Across the country as the economy took a turn for the worse in late 2007 many saw an opportunity to reduce the size of government, cut taxes for the wealthy and cut benefits for the most needy. And while these austerity measures were good at putting money in the hands of the rich and big corporations they hurt the middle class and the poor.
Continuing this trend, Michigan legislators are pandering to the auto insurance industry by considering a cap to the lifetime personal injury protection (PIP) benefits. The idea is that capping these benefits will lead to lower rates for Michigan drivers. Given that Michigan drivers pay one if not the highest auto insurance rates in the nation reducing the costs would be a welcome change. However the resulting $125 per driver savings the governor is touting will have zero effect on our standing as the nation’s leader in auto insurance rate.
Additionally while Michigan residents do pay 5% more for their PIP benefits than the national average we also pay 13% more for comprehensive coverage and 30% more for collision.
This indicates that the motives for attacking the best PIP coverage in the nation has less to do with saving driver’s money than appeasing the auto insurance industry who last year pulled in around $285 of profit per Michigan driver or over twice the savings of capping PIP.
But perhaps most disappointing is the governors statement that Michigan’s PIP, which keeps many from having to declare bankruptcy simply to get the care they deserve, is too generous. This sets up a false choice of either expensive insurance or generous benefits. The reality is that there are a lot of things the government could do to affect auto insurance rates that wouldn’t sacrifice benefits.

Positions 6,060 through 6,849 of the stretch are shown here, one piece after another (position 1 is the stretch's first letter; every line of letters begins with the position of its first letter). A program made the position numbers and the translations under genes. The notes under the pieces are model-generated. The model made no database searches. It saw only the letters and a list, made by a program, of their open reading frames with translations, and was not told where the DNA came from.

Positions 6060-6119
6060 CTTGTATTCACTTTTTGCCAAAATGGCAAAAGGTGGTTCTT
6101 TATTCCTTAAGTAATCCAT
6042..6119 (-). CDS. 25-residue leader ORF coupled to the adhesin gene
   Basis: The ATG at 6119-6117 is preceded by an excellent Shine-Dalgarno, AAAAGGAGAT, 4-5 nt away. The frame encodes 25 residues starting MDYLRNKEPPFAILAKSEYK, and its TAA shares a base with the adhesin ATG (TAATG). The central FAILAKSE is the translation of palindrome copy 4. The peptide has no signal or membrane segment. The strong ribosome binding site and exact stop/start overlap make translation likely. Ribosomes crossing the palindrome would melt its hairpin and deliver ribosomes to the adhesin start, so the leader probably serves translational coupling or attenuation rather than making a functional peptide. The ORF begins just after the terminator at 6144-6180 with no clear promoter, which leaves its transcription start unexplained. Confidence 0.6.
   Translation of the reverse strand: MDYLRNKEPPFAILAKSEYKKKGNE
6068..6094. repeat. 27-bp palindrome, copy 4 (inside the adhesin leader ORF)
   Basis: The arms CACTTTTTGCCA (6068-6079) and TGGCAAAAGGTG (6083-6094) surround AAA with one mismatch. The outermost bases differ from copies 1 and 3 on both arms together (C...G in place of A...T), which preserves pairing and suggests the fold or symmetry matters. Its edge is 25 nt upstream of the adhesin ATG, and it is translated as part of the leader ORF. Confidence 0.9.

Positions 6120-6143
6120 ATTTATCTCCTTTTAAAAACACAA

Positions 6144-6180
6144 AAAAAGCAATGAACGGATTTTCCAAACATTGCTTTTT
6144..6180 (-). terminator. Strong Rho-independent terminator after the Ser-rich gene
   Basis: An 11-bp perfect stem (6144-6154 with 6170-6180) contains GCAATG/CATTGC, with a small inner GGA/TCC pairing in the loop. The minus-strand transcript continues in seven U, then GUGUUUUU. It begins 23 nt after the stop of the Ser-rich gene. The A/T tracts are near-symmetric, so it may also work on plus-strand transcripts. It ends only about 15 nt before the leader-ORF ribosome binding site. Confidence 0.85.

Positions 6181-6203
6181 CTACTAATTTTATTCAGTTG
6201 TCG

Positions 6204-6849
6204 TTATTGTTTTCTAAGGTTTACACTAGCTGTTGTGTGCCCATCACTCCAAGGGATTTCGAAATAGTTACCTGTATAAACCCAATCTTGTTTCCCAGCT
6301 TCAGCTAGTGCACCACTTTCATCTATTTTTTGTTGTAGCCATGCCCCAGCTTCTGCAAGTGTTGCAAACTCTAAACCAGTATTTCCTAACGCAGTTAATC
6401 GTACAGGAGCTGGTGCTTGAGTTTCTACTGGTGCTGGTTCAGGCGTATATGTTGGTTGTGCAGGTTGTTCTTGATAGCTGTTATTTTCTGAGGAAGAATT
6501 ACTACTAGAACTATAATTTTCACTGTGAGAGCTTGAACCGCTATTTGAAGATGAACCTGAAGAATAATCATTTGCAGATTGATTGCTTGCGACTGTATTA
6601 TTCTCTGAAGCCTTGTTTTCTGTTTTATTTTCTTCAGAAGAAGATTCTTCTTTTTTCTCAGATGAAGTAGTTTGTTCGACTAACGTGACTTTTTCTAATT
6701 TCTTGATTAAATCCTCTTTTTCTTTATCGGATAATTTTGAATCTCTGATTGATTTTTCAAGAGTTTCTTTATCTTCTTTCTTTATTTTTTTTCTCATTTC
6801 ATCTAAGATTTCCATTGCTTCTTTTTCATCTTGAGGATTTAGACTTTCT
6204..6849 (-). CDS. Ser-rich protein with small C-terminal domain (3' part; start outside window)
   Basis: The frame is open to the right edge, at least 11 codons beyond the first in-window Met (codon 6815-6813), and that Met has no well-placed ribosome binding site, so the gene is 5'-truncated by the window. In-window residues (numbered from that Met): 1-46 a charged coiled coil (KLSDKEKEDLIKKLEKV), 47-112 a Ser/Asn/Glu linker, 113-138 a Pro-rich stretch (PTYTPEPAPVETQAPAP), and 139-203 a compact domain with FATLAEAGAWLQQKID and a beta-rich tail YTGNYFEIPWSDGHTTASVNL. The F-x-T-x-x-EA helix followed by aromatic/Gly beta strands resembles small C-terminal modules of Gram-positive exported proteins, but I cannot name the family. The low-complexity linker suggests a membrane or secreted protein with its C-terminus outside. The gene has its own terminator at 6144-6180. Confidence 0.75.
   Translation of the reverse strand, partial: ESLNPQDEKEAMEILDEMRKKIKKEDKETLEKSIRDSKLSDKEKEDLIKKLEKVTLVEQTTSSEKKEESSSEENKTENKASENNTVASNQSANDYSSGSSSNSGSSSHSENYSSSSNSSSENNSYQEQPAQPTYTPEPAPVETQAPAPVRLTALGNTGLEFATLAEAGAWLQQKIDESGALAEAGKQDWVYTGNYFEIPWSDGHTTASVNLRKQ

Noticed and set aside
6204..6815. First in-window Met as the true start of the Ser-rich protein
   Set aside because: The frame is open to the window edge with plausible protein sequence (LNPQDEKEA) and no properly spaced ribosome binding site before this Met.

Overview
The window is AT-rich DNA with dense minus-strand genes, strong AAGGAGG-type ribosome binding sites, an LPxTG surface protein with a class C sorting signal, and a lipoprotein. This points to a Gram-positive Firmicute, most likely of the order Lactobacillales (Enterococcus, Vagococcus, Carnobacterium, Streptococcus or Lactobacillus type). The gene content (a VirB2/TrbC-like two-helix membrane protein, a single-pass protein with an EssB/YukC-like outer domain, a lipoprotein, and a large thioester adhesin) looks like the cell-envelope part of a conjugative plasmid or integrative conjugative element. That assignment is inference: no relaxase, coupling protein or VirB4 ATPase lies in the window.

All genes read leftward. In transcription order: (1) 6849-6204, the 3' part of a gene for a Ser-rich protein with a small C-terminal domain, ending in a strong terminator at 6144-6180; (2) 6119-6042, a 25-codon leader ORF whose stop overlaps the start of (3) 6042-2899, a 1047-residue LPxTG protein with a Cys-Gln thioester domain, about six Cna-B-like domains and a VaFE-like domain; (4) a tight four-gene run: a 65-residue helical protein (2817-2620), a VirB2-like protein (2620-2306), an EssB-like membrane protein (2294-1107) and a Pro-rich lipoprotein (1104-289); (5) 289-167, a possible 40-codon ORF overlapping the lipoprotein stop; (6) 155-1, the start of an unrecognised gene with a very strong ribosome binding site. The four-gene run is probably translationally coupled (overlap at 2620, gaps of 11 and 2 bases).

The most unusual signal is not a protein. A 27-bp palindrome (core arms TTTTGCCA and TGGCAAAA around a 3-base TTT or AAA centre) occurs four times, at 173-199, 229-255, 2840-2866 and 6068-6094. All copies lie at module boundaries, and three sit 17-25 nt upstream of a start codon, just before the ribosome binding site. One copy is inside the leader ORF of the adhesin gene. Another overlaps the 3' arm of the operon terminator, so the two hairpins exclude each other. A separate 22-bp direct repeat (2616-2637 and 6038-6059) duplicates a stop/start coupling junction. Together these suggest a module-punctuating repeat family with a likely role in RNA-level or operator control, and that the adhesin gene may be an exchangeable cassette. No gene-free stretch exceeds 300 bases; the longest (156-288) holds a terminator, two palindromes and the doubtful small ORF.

For example changing intersections to roundabouts has been shown to reduce injury accidents by 80% and all accidents by 40%. Obviously the less accidents drivers are involved in the less cost to insurance companies and the lower rates we should pay. The same is true of speed limits where the increased speed limits many states have adopted have lead to as much as a 9.1% increase in accidents.
And while “choice” has been the excuse to alter many of Michigan’s long standing laws regardless of cost – such as in the case of the motorcycle helmet law repeal, where the decision to give riders a “choice” has resulted in a 34% increase in per accident costs – no such consideration has been given regarding PIP. Perhaps some consumers would choose to pay the additional $125 per year to have lifetime benefits while others would choose to reduce their rate and accept a lower level of coverage.
Additionally analysis shows that thanks to no fault insurance Michigan drivers are more likely to visit the hospital after an accident. These “extra” visits end up costing insurance companies regardless of how necessary the visit. Perhaps people should be given a choice to have a co-pay for these trips to the hospital. This should lower the rates of those who choose such an option.
Michigan legislators could also do other things like increase the number of police on the streets to cut down on auto theft, promote methods of reducing insurance fraud, and implement a system similar to the one in North Carolina that sets a state rate which is very difficult for insurance companies to increase. This system helps them to consistently offer some of the cheapest auto insurance rates in the nation.
Of course all of this assumes our insurance rates are even a real problem. According to the Insurance Institute of Michigan, most states start with a base rate and go up from there with various surcharges. In Michigan the base rates tend to be the top rates charged instead of the lowest, with discounts typically being offered. This means comparing base rates would not be a true apples to apples comparison.
In the end, of all the options available to the Michigan legislature, capping PIP may be the worst possible solution for consumers given the potential costs for such a small savings. Rather than again asking the poor and middle class to accept the bulk of the “shared sacrifice”, perhaps it is time for legislators to start doing the job they are paid by Michigan tax payers to do and start looking for real solutions that benefit everyone instead of another corporate giveaway.